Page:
Current work in the field of assessment provides much greater insight into how we should monitor and report student achievement. Many educational researchers and writers have concluded that a student’s grade should be based on the student’s demonstration of mastery of the learning standards. More precisely, performance on summative assessments should determine a final quarter or annual grade. Formative assessments should be thought of as steps in the learning process; this formative data should be used to provide feedback to students, allow students to adjust their learning strategies, and inform teachers as to how they can adjust instruction to improve learning. It is much like when an athlete or musician learns a new technique; they do not use it instantly in a performance or competition. Instead, the teacher or coach observes the students using the new technique and provides suggestions for improvement until the athlete or musician demonstrates improvement and competence in their quest for mastery. In the same vein, our students should complete self-assessments on work in progress comparing their current proficiency level with a published rubric or a clearly delineated standard. Using the gathered data, the student can identify areas of strength, target areas for improvement, and make an action plan. Practices such as giving a pop quiz or assigning a brief writing assignment, collecting and grading papers and returning the work with a single letter grade on top should be eliminated completely. Using formative assessment data to provide opportunities for growth makes so much more sense if student improvement and learning is the ultimate goal.
How often should formative assessments be used?
From the time students walk in the door, formative assessment is available. Every comment, look, and move provides data about the learners and their learning. Wise teachers are continuously gathering and using that data. Additionally, these wise teachers are purposeful in orchestrating tasks and interactions on a regular ongoing basis that let them know if instruction is working. As University of Virginia Professor Carol Ann Tomlinson has written, “We need to understand where our students are at any point during a unit; in other words, what each student knows, understands, and can do at a given time based on the content goals we’ve established.” Finding out where each student stands in relation to the identified standards can be determined in a variety of ways that do not have to be complex or time consuming.
How should we go about using formative assessments to gather achievement data and what are some strategies/techniques they can use?
As stated above, any interaction between teacher and student can be considered a formative assessment. These interactions may be oral or in writing, can be formal or informal, and can provide data about a student’s progress toward achieving mastery of identified standards. There are dozens of formative assessment strategies. A few possibilities are:
- Ticket to Enter: As students enter the classroom, they are asked to complete a quick response to a question or writing prompt to activate their current thinking on a topic
- Ticket to Leave: Students respond in writing to questions or prompts to show what they have learned and submit the slip to the teacher as they leave the class
- Journaling/Learning Log/Quick Write: Students record their reactions to new learning in a variety of ways
- Self-assessment: Students complete personal assessments indicating where they see themselves with a work in progress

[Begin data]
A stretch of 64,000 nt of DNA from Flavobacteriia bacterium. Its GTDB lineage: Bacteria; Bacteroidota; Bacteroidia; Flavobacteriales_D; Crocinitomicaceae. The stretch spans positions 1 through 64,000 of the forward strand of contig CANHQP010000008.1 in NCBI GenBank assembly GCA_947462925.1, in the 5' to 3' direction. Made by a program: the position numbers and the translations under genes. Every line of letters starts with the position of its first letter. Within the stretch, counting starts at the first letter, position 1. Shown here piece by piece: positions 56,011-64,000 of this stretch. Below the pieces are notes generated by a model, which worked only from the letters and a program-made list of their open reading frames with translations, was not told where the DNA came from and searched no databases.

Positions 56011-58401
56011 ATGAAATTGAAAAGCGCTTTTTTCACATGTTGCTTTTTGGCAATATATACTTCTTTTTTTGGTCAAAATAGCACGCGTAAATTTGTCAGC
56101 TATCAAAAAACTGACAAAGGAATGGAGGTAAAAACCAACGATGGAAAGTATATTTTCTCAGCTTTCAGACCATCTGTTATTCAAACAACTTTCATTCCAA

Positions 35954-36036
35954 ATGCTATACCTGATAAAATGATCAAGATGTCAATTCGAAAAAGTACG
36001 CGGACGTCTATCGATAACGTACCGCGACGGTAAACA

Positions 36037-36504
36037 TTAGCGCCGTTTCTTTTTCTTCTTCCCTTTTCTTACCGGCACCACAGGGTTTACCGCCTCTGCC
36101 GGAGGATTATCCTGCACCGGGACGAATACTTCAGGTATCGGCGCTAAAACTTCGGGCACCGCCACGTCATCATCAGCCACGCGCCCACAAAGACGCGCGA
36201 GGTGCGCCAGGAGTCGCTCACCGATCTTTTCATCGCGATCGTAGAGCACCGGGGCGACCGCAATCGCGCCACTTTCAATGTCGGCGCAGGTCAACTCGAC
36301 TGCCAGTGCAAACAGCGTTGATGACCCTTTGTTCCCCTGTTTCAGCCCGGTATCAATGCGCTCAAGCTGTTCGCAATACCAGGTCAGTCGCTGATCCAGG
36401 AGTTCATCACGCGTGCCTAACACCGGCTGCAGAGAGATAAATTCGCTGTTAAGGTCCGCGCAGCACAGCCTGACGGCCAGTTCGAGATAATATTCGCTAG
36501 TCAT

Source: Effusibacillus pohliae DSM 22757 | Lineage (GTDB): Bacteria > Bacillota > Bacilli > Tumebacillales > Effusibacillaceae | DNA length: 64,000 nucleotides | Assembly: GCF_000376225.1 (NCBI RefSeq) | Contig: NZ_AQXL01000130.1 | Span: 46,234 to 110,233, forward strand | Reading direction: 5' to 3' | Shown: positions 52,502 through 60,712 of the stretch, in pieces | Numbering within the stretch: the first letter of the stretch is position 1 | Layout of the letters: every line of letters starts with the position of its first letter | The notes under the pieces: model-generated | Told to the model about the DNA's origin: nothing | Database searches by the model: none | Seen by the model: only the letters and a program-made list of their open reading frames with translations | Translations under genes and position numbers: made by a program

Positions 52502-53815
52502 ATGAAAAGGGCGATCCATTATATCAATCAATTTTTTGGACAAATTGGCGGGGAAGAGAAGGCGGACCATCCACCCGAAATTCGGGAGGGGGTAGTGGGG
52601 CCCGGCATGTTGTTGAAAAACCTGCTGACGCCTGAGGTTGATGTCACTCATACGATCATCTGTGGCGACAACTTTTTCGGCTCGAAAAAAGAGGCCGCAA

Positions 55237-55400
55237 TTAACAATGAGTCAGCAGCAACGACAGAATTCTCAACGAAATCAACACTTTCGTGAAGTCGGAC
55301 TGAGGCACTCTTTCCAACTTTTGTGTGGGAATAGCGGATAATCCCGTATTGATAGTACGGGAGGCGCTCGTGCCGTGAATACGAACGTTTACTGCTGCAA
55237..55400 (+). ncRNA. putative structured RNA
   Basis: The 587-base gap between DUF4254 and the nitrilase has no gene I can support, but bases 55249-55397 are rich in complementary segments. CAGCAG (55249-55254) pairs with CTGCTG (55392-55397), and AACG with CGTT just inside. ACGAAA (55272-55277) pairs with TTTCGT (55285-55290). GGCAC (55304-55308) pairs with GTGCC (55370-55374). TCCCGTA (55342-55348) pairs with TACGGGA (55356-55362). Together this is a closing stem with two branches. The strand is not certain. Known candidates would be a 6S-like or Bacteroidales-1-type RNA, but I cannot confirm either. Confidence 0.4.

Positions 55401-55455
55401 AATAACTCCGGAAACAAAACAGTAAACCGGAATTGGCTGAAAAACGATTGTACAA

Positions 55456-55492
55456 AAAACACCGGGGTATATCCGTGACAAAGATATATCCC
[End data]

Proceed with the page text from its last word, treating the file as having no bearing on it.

- Two Stars and a Wish: Students provide feedback to a peer by pointing out two positive aspects of the peer’s work followed by one suggestion to help improve their work in the future
- 3-2-1: Students record their summarizing responses at the end of a lesson; for example, the students write about 3 new things they learned, 2 questions they still have, and 1 way they connected their new learning to what they already knew
- One Word Summary: Students choose one word that summarizes the concept or topic they have studied in class followed by 2-3 sentences that explain why they chose the word
- Graphic Organizers: Students complete a visual representation of their learning
- Sentence stem: Students begin a paragraph summary with a sentence stem provided by the teacher such as “The important thing about…” The students then include details to support the conclusion they reached
- Whiteboards: Students write answers/responses on small handheld whiteboards and display them for teacher and classmates to see
- Sticks: The teacher places a craft stick with the name of a student on each one in a container, draws out one stick at a time and asks the designated student a question
- Clipboard Cruising: The teacher moves around the room as students are working individually or in groups and jots down observations about how students are progressing toward mastering an objective
- 10:2 Theory (Rowe): After ten minutes of instruction, the teacher provides two minutes of time for students to pause and process what they have learned during large group instruction; the teacher observes/listens in on student conversations
It is important to note that none of these assessments are graded; they simply provide important data as learning is taking place. When teachers use formative assessments to appropriately analyze students’ day-to-day performance and the effectiveness of the instructional program, the results on summative assessments should be predictable. No one should be surprised. Education Week blogger David Ginsburg says it well when he writes, “Formative assessment efficiency on the part of teachers is the key to summative assessment proficiency on the part of students.”
Oliver, Bruce. “Formative Assessment FAQ” gotLearning. Reproduced with permission of Growth Over Time Learning (gotLearning). © 2023 gotlearning. All rights reserved. Available at www.gotlearning.com